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Between the pages
A strained mother-son relationship, warring faeries and elves, the murder of a 1960s black entertainer, plotting revenge in the inner city — these storylines are the basis of new works by five authors with ties to Milwaukee. You’re invited to take a closer look at these recently published tomes — each intriguing in their own right.

By REBECCA KONYA

May 2013

'Twisted' by James E. Causey

James E. Causey believes everyone has a book inside them. The 43-year-old Milwaukee native should know. He recently published his second novel, "Twisted," a follow-up to his debut work "The Twist."

"I wanted to explore the issue of the lack of strong male role models in urban communities without being preachy," says Causey, who doesn’t shy away from inner city social issues as a columnist for the Milwaukee Journal Sentinel. A fictional account of likeable protagonist Travon Brown, whose chance encounter with a stripper at a friend’s bachelor party results in a love child, seemed ideal. "I wanted to create something that was entertaining, but delivered a message," Causey says.

In "Twisted," Brown returns, intent on revenge for the murder of his surrogate father, while struggling with his own responsibilities of being a new father.

Causey’s lifelong affair with writing began in middle school when he won a student essay contest sponsored by the Milwaukee Community Journal. Thirty years later, Causey continues to receive writing accolades. In March, he was recognized as one of three finalists in the commentary category of the 2012 Scripps Howard Awards competition.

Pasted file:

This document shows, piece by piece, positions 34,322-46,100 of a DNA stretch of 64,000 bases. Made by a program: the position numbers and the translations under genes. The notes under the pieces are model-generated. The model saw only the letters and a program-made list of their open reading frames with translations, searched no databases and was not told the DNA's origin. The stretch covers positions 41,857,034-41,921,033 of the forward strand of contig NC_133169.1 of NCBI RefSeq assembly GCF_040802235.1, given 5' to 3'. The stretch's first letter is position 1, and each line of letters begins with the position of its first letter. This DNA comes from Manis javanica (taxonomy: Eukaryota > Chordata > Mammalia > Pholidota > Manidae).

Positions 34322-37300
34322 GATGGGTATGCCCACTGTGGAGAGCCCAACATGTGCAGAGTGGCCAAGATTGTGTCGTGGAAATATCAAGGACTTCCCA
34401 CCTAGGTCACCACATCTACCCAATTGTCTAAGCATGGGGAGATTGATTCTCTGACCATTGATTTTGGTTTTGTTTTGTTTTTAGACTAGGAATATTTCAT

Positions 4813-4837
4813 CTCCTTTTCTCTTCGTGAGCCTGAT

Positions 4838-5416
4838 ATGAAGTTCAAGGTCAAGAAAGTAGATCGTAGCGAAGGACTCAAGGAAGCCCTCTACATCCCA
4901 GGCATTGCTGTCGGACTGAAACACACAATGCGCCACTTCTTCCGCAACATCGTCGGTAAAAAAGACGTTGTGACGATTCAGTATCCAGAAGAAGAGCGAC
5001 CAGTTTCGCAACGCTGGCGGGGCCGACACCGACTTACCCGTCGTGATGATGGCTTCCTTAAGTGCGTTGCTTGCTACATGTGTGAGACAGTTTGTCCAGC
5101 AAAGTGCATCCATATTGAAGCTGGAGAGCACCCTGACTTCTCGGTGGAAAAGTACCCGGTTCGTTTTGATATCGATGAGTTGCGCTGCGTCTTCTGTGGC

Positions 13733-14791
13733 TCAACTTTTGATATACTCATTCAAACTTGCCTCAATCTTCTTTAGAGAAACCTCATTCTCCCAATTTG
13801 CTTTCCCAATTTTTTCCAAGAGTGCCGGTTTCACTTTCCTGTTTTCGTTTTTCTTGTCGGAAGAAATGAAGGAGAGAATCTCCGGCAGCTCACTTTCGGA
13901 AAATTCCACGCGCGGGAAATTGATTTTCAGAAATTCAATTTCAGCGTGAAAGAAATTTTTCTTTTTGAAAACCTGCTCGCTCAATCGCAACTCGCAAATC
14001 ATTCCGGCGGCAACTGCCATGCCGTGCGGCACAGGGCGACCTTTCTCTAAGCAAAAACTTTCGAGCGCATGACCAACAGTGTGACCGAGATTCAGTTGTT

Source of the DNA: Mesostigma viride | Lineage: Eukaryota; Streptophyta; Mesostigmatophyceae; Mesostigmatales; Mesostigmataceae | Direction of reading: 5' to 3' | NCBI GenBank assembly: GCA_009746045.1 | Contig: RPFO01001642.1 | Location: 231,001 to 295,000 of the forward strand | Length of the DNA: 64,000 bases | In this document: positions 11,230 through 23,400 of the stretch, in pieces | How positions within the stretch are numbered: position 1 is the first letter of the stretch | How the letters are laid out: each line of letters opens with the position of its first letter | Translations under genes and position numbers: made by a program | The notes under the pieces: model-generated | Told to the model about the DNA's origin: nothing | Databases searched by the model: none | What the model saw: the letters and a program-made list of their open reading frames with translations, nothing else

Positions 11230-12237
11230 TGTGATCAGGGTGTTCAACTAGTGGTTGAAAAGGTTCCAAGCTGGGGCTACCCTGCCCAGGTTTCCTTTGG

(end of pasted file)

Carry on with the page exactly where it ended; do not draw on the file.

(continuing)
Next up for Causey is a biography about former professional boxer, Gerald McClellan.

'The Golden Ashfruit' by A.L. Harris

A.L. Harris’ parents instilled a love of reading and writing in their children from an early age. The couple read to Harris and her siblings nightly and encouraged them to keep journals. "In a way, books were my first form of traveling," says Harris, who has a keen interest in epic fantasy novels.

Ultimately, it was Harris’ love of fantasy that led the 22-year-old Milwaukee native to research elves and their beginnings. Her debut novel, "The Golden Ashfruit," unfolded from there.

A young adult fantasy novel, "The Golden Ashfruit" came out in December. Based on Norse mythology, the book centers around the origin of elves and faeries. "Epic fantasy is a distinct genre that just speaks to me," Harris says.

The enterprising young author, who has a degree in journalism from UW-Madison, started her own publishing imprint to bring her book to market. Going forward, she hopes to publish works by other authors, in addition to her own. "I see a lot of potential for that," she says.

In the meantime, Harris is working on a short story collection set in the same alternate world as "The Golden Ashfruit." She expects the new book to be available in June.

'Wisconsin Supper Clubs: An Old-Fashioned Experience' by Ron Faiola

While researching his documentary about the Milwaukee fish fry phenomenon in 2009, Ron Faiola discovered another regional culinary pastime — the supper club. Faiola filmed a separate documentary about the Wisconsin supper club tradition, highlighting 14 clubs throughout the state. After the film found national distribution, a publisher approached Faiola about a book on the same subject. "It was an opportunity to expand beyond the 14 supper clubs I originally covered," says Faiola, a longtime Greendale resident who traveled the state for a year taking photos and interviewing supper club owners and loyal customers.